In a recent review of Patrick DeWitt's novel The Librarianist, Steven Beattie gives what seems at first read a seemingly positive assessment of the DeWitt work. The novel is filled with self-consciously flamboyant characters -- apparently an artistic strategy to throw into stark relief the considerable blandness of the novel's protagonist: the lonely, aging librarian Bob Crane.
Beattie: There are earlier indications of deWitt’s “stealth absurdism” in the character of Miss Ogilvie, Bob’s first boss at the library. A vicious harridan who prizes nothing so much as silence, Miss Ogilvie is a comic delight, a character on the margins of the story who fully inhabits every scene she appears in. Despite her powerful presence, however, neither she nor Connie’s father — nor, for that matter, the bombastic Ethan — fully detract from the focus on Bob and his bookish interiority, which carries “The Librarianist” forward in a spirit of what might be called insouciant melancholy.
However, there are problems with literary flamboyance, and one of them it makes a narrative hard to believe. And, near the end of the review, Beattie seems to acknowledge this -- albeit with the criticism slipped quietly, librarian-like, into a drawer: "Of course, the section at the Hotel Elba goes to show the extent to which an ordinary life can be deceptive, though this comes at a cost on the level of emotional resonance. The aching heart of “The Librarianist” is a piercing seriocomic character study of isolation and abandonment. Would that deWitt had left his more flamboyant tendencies in the drawer for this one."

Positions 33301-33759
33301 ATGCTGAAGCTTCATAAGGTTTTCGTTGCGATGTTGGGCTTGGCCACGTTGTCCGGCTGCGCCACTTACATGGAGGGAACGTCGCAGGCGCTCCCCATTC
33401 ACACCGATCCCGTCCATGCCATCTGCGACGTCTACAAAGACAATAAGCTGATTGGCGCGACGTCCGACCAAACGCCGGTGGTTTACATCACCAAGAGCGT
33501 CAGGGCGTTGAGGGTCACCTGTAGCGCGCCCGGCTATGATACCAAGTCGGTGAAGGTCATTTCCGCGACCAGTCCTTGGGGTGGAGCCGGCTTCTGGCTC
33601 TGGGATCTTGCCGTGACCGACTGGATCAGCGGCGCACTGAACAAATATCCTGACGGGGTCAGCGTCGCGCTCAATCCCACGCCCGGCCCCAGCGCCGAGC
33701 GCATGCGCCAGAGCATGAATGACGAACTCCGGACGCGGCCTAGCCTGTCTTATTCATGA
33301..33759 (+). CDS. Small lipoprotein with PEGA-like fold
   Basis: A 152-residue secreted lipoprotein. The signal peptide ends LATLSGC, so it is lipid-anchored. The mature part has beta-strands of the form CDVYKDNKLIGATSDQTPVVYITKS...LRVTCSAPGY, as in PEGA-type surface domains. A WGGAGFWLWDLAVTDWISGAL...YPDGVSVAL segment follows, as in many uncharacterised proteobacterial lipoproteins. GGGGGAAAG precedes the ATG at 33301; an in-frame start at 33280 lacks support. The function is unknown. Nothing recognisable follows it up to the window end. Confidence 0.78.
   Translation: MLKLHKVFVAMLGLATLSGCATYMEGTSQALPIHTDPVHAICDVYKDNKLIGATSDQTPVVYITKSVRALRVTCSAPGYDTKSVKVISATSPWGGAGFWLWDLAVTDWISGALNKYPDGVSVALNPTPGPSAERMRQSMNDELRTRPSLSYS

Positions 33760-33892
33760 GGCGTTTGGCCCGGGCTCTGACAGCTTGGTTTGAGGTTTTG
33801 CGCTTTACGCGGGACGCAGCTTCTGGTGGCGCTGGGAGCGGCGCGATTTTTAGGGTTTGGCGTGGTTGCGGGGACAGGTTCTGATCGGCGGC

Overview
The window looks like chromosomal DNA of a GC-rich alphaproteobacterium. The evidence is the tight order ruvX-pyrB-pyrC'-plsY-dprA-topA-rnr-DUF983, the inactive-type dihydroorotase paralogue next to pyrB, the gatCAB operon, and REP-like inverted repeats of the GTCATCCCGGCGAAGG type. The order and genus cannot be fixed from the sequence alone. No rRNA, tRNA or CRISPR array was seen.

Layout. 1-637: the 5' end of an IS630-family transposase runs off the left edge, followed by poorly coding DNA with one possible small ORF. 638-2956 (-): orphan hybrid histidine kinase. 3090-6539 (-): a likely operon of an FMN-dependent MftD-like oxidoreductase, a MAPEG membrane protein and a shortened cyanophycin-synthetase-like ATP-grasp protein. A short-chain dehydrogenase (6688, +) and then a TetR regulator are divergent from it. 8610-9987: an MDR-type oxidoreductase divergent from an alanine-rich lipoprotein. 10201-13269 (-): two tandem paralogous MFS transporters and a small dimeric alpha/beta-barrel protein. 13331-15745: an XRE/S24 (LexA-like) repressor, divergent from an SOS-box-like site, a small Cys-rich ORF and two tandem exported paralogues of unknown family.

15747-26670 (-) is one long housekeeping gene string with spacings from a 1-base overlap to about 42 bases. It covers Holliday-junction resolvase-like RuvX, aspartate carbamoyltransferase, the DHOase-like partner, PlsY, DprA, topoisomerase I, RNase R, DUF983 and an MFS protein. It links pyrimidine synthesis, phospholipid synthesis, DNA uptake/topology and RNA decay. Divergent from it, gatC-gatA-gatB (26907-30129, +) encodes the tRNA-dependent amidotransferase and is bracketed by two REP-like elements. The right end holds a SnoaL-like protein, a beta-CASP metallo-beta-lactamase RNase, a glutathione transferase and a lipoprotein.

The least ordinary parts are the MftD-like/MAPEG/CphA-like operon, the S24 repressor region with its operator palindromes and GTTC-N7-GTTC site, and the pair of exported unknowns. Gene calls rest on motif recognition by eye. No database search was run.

Whether The Librarianist is truly successful as a work of vital art, it is certain to sell well: almost all of DeWitt's novels have become best sellers, and many of them adapted to movies, which only augments DeWitt's celebrity as a writer. The movie-making process is quite different from the novel-writing one, and DeWitt emphasizes this in a September 26/18 interview he did with Library Hub. In the interview, DeWitt emphasizes the considerable difference between bringing a novel manuscript and a film to completion: "I didn’t really understand how difficult it is to get a movie made. It took eight years, and so many people worked so hard over the course of those years to get the film made. It makes me thankful for the relative simplicity of life as a fiction writer where you sit down and do it."
However, by the time the movie of the The Sisters Brothers was complete, DeWitt was already experienced in the film industry; in 2011, he wrote the screenplay for a movie entitled Terri. He was conversant with both mediums. He was also aware of the dangers of movie adaptation. In a September 21/18 article in Publishing Perspectives, DeWitt apparently had misgivings about the possibility of his story being distorted unrecognizably. John C. Reilly, one of the starts of the movie version, had to reassure DeWitt that DeWitt's original narrative vision would be respected: "In a recent news conference at the Toronto International Film Festival, Reilly was quoted by Jessica Wong of the Canadian Broadcasting Corporation, saying, “We know what can happen in this process of books becoming movies. Often, they get twisted into an unrecognizable shape … We said, ‘Pat, we’ll try our very hardest to make a great film out of this. We’ll find the very best people we can. Please trust us,'”"